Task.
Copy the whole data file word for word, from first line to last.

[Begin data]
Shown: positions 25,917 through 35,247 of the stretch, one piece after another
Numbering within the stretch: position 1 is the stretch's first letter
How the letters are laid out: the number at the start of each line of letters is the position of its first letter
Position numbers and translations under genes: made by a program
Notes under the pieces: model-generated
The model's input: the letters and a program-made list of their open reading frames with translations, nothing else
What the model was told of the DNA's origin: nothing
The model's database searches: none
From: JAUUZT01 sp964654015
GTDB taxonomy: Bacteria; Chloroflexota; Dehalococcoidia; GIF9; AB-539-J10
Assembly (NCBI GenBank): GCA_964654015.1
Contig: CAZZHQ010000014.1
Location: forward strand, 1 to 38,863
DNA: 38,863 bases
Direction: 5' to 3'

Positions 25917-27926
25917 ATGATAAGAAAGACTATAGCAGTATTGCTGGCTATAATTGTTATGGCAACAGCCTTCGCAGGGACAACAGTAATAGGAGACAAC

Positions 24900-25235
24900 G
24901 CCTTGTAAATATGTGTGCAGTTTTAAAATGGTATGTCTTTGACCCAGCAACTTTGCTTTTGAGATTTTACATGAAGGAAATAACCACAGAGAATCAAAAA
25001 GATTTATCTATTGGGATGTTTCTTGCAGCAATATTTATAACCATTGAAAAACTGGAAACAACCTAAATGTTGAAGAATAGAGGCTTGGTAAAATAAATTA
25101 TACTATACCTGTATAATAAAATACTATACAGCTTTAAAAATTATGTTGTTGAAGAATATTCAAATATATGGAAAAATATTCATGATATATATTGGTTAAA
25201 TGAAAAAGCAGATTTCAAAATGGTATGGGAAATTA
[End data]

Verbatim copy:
Shown: positions 25,917 through 35,247 of the stretch, one piece after another
Numbering within the stretch: position 1 is the stretch's first letter
How the letters are laid out: the number at the start of each line of letters is the position of its first letter
Position numbers and translations under genes: made by a program
Notes under the pieces: model-generated
The model's input: the letters and a program-made list of their open reading frames with translations, nothing else
What the model was told of the DNA's origin: nothing
The model's database searches: none
From: JAUUZT01 sp964654015
GTDB taxonomy: Bacteria; Chloroflexota; Dehalococcoidia; GIF9; AB-539-J10
Assembly (NCBI GenBank): GCA_964654015.1
Contig: CAZZHQ010000014.1
Location: forward strand, 1 to 38,863
DNA: 38,863 bases
Direction: 5' to 3'

Positions 25917-27926
25917 ATGATAAGAAAGACTATAGCAGTATTGCTGGCTATAATTGTTATGGCAACAGCCTTCGCAGGGACAACAGTAATAGGAGACAAC

Positions 24900-25235
24900 G
24901 CCTTGTAAATATGTGTGCAGTTTTAAAATGGTATGTCTTTGACCCAGCAACTTTGCTTTTGAGATTTTACATGAAGGAAATAACCACAGAGAATCAAAAA
25001 GATTTATCTATTGGGATGTTTCTTGCAGCAATATTTATAACCATTGAAAAACTGGAAACAACCTAAATGTTGAAGAATAGAGGCTTGGTAAAATAAATTA
25101 TACTATACCTGTATAATAAAATACTATACAGCTTTAAAAATTATGTTGTTGAAGAATATTCAAATATATGGAAAAATATTCATGATATATATTGGTTAAA
25201 TGAAAAAGCAGATTTCAAAATGGTATGGGAAATTA